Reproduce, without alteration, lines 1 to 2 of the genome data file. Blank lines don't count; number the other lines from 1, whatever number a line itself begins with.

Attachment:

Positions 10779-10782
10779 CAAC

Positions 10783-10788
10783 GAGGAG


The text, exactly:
Positions 10779-10782
10779 CAAC